I'll admit that my posts are more about abortion, euthanasia and moral equivalence than this particular bill. As such, if you want me to stop posting here, I shall. I tend to get extremely philosophical, and when you combine that with ADD (and currently being sick), getting off-topic is easy. However, I think abortion is close enough to the topic in order to keep posting, unless you say otherwise.
The way I personally see matters, I tend to be fully aware of causality. If I save someone's life, it means that if not for me, that person would die. By contrast, if I kill someone, I believe that that person would have continued to life were it not for my actions. Otherwise, killing them would be meaningless.
To that end, in my perspective, if you're killing a fetus, unless you're doing so because you realize that the mother's life is at risk, then you realize that a baby will be born if not for your actions. If the mother's life is at risk, then you realize that the baby's life isn't certain and are saving the mother. Trying to claim that aborting the fetus when it may have been a miscarriage anyway does not work in my book, for the same reason that a person may have continued to live and you killed them anyway, or that a bomb may or may not have been triggered and the bomb squad detonates it anyway to make certain of safety.
Now, I understand the reasoning for terminating a fetus with birth defects. However, I put that in the equivalence with euthanasia. If someone is going to be born with a terrible disease that in your perspective makes it too terrible for that person to live, then you should accept the equal premise that someone with said disease has the right to commit suicide.
A lot of people don't accept this correlation, and I was hoping that someone could explain why.
The problem is this.. You can set definite limits and allow the use of abortion, as well as hopefully more suitable reproductive countermeasures and birth control, or you can let it continue in back alleys and behind closed doors. Where people died.
I am quite familiar with this premise, but when extending it to equivalent circumstances, I'm not sure it really holds up.
Have you ever heard of female circumcision? I saw a thing a year or two ago on ABC about how a number of doctors face the dilemma either to perform it or to have their patients go to the Middle East to get it done by in abhorrent conditions and with less qualifications.
Many a dirty cop has said that if they don't accept the bribe, the crook will just find someone else willing to pull some strings.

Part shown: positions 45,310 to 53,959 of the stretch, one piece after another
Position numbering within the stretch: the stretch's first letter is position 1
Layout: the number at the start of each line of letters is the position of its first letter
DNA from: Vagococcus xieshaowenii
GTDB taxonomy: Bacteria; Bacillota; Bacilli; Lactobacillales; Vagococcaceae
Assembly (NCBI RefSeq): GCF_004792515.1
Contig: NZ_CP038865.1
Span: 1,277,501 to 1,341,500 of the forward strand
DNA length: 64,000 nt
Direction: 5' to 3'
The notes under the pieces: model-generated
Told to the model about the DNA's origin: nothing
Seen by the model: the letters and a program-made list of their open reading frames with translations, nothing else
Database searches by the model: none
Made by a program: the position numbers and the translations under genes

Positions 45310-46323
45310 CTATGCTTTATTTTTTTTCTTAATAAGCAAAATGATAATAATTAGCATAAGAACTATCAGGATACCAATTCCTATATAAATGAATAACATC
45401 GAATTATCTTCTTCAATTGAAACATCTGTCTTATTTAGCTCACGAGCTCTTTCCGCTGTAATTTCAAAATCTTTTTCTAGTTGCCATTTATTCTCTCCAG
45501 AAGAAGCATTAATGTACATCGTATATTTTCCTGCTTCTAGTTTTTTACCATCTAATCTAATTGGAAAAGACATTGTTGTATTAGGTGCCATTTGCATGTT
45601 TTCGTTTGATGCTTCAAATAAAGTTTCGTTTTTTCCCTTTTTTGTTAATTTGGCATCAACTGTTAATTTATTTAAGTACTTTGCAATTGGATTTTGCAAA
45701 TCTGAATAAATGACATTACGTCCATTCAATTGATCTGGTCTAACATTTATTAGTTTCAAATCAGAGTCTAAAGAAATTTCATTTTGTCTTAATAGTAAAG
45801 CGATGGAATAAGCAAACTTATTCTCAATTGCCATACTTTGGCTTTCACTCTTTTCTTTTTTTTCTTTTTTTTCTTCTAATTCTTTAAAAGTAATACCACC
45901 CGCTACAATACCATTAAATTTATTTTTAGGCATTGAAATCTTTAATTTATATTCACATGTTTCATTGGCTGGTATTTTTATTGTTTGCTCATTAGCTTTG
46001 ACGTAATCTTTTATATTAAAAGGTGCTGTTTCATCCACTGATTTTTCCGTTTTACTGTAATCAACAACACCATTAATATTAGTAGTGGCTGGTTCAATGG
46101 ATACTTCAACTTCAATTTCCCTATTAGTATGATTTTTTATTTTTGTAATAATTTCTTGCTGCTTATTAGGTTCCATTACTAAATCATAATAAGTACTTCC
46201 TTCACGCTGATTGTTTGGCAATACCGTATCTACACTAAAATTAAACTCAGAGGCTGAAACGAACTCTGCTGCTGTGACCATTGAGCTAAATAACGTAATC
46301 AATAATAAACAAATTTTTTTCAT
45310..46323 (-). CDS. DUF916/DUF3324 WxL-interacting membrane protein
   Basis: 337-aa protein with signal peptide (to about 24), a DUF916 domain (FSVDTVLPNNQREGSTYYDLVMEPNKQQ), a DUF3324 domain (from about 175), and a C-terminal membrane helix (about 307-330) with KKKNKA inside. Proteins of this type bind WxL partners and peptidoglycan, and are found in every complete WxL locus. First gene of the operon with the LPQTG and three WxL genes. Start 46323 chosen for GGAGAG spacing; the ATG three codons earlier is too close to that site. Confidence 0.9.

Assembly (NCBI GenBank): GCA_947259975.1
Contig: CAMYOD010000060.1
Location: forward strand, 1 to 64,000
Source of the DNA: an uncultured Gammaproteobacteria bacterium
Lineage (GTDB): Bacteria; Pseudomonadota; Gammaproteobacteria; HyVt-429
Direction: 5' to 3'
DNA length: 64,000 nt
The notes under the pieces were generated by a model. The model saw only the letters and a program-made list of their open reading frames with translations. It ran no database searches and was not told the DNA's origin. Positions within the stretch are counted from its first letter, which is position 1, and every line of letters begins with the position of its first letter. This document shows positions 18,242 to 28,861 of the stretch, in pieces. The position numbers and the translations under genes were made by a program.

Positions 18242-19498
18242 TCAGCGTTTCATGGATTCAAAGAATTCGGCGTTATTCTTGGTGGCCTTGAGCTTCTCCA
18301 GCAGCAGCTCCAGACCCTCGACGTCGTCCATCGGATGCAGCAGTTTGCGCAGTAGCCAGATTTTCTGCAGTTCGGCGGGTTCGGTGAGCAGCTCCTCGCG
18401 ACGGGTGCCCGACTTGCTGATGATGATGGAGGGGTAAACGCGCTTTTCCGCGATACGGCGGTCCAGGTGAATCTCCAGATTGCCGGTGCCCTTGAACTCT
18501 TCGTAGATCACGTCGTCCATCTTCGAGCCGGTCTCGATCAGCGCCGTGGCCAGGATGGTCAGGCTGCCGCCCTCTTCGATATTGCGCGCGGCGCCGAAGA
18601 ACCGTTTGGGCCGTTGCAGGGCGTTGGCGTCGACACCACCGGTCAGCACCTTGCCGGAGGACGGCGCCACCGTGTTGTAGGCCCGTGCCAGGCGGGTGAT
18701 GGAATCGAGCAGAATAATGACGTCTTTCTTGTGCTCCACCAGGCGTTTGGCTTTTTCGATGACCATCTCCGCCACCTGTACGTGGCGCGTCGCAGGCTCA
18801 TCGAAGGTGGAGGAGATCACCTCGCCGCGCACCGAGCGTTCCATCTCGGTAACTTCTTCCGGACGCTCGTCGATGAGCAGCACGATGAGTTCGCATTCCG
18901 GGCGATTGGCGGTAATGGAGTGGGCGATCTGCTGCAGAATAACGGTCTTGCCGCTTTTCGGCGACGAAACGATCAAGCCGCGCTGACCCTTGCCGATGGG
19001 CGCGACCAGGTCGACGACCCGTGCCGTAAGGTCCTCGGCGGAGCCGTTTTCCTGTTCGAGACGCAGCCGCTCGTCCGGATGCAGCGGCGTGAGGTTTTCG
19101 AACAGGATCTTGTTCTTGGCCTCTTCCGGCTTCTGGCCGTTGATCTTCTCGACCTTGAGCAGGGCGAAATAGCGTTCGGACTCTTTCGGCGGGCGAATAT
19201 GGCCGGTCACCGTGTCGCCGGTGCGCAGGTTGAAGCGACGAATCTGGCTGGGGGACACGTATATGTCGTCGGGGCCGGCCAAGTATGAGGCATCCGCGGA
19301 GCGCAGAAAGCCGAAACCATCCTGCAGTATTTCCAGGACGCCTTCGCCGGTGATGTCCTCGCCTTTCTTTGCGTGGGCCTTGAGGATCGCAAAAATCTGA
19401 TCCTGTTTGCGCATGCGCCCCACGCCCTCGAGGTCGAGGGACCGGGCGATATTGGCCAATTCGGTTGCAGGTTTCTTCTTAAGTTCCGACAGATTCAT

A hit man can claim that if he doesn't kill people, they'll just hire someone else.
Perhaps it's a lighter shade of gray if performing the act yourself has less abhorrent side effects. However, doing so changes the act from something terrible which is only best kept for tremendous circumstances, into an act which is commonplace because "everybody does it."
You don't need me to tell you how much trouble we're in solely from things that "everybody" does.
How about this. I knew a couple, both of them were Tay Sachs recessive. That meant that they had a 1 in 4 chance of having their child die painfully before he/she attained their teenage years. Period. End of Story. As a result, along with fertility issues with the father meant that the turned to fertility treatments for a 'safe child' (which they finally got after years of work, suffering).
One of the things he said to me about his own outlook had to do with them early in their marriage. His wife was on the pill but they finally got pregnant. A test revealed that the child was Tay Sachs dominant. For several minutes my freind, and boss, sat there and I could only imagine what he and his wife went through. They knew he was not very fertile even then. That he managed to get her pregnant despite the pill was a miracle. A black one but a miracle still. Do they have the child or not was the hardest thing in the world.
I met his wife, she was a lovely lady. I couldnt imagine how hard it was for her and him to make that decision, even knowing that the child would never live to be an adult, given that his fertility issues were a constant thing.